MPI has come under criticism for a lack of oversight on the livestock sectors to check if farmers have been complying with regulations around NAIT, namely keeping up to date records of where cattle and deer have been moved from and to.
MPI have the right to inspect farms and the ability to inflict heavy fines to enforce compliance.
Given some farmers propensity to take a line of least resistance, especially when it comes to compliance issues, nobody should be surprised that there are those who have been disregarding ‘rules’ especially when the cost of compliance can be burdensome.
Given it is farmers who have been at fault for not recording cattle movements should ‘we’ be criticising MPI for their lack of oversight? Damn right we should. MPI have been provided with the regulatory right to do exactly this because it is recognised that there will be farmers who won’t play by the rules and they will need encouraging to do the right thing.
No doubt MPI have been restricted by a lack of funding, but with the benefit of hindsight how much could have been saved if the mycoplasma bovis fiasco could have been nipped in the bud at an early stage?
Also given the power to impose fines, MPI could have largely funded the additional costs if required from fines on those not complying. Farmers would have rapidly fallen into line once the word got out.
In the recently published NAIT review the sheep and goat industry has barely rated a mention and yet the risk of spread of disease through these animals is equally as high, if not higher.
While all animals, (sheep, beef and deer) must travel with an accompanying Animal Status Declaration, and the receiver of the animals must keep the records for four years, there is no requirement of the seller to do the same. With NAIT cattle and deer are covered but sheep and goats are not. It’s understandable given the cost and large loss of tags that occurs with sheep and goats why have a NAIT system may be considered a step too far.
But it is not a lot to expect livestock farmers to have to keep records of where their livestock have gone.
In many cases farmers will have as a matter of course, but there will be many who have not and apart from tracking payment invoices and numbers on end of year stock reconciliations which may have clues to destinations, there is no record of where livestock may have gone. Given the ASD form may go from farmer to transport operator, to stock agent, when perhaps a mob is re-drafted then on to a finisher and then to a processor the potential for loosing track of animals is huge both from the receiving end trying to work back and from the start of the journey.
If the livestock industry is serious about bio-security, then surely a review here is required also.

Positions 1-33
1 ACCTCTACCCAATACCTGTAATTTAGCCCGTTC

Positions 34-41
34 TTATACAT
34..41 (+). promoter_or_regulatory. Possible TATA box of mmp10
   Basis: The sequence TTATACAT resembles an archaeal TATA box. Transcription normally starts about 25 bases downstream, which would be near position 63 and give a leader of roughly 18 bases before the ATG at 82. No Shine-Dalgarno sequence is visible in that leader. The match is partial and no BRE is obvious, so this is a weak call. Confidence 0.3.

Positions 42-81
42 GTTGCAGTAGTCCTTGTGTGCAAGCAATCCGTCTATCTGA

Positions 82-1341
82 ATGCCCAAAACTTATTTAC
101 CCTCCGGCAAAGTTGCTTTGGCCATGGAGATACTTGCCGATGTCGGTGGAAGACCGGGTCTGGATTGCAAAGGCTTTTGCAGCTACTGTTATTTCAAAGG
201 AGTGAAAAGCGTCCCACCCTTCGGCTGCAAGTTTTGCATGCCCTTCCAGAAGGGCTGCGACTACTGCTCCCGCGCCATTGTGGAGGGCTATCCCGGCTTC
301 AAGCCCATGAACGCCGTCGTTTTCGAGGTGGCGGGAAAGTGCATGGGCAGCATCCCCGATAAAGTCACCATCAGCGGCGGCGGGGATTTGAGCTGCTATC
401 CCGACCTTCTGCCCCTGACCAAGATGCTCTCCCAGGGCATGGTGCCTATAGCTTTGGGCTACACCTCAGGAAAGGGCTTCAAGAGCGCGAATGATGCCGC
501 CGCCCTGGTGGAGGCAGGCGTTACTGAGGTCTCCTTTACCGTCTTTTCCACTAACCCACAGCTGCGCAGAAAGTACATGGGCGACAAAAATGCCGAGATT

The potential for the biggest scourge of any ruminant livestock system, Foot and Mouth disease, entering New Zealand is as real as its ever been and sheep and goats can carry it just as well as beef or deer.
On a different note, wouldn’t farmers, and others, love to have the Landcorp business model. Despite not having to pay a dividend to Government since 2014, presumably due to a lack of profitability, so little tax as well. It still finds the capital to develop a new sheep dairy industry, rebrand itself, develop a new deer milking initiative as well as developing new initiatives into marketing its own products’ off shore.
Given that Landcorp (only) exist on the whim of politicians and could be broken-up and who knows, perhaps help get younger farmers back on the land, what a thought, pursuing interest areas unlikely to show positive returns for some time seems rash. Unless, perhaps pursuing things others can’t, due to cost constraints may be the reason they do continue to exist.
Sheep prices have held up well through the autumn and despite having had the first cold spell of the season, which has drawn out more lambs, saleyard prices are still sound. Processors schedules are reflecting this and contracts for the April to June period are considerably above the current advertised prices, which mean solid prices will continue to be paid into winter.
Wool prices had a welcome lift at the latest Christchurch sale held last week with clean coarse crossbred ewe fleece averaging around $320 a kg and finer crossbred wool at approximately $349. Lambs wool also held well although more falling into the coarser end and overall crossbred lambs averaged around $4.27 per kg.
Prime grades have held at last week’s levels, however, bull and cow grades have come back by between 10-15 cents per kg at most plants. In New Zealand’s largest beef market, the USA, beef production forecast for first-half 2018 was reduced on an expected slower pace of feedlot cattle slaughter and lighter cattle weights. However, a catch-up is expected in the second half of 2018 with more feedlot cattle will be slaughtered and at heavier weights. Overall, the annual beef production forecast for 2018 have been pared back slightly on previous predictions. China, which is having increasingly greater importance for beef is experiencing a slight softening in demand.
Venison prices are still holding at the previous weeks high level. Numbers of deer coming forward are declining and due to bottom out in the June - July period before starting to build up again. So, prices are unlikely to drop until the supply of animals starts to pick up again.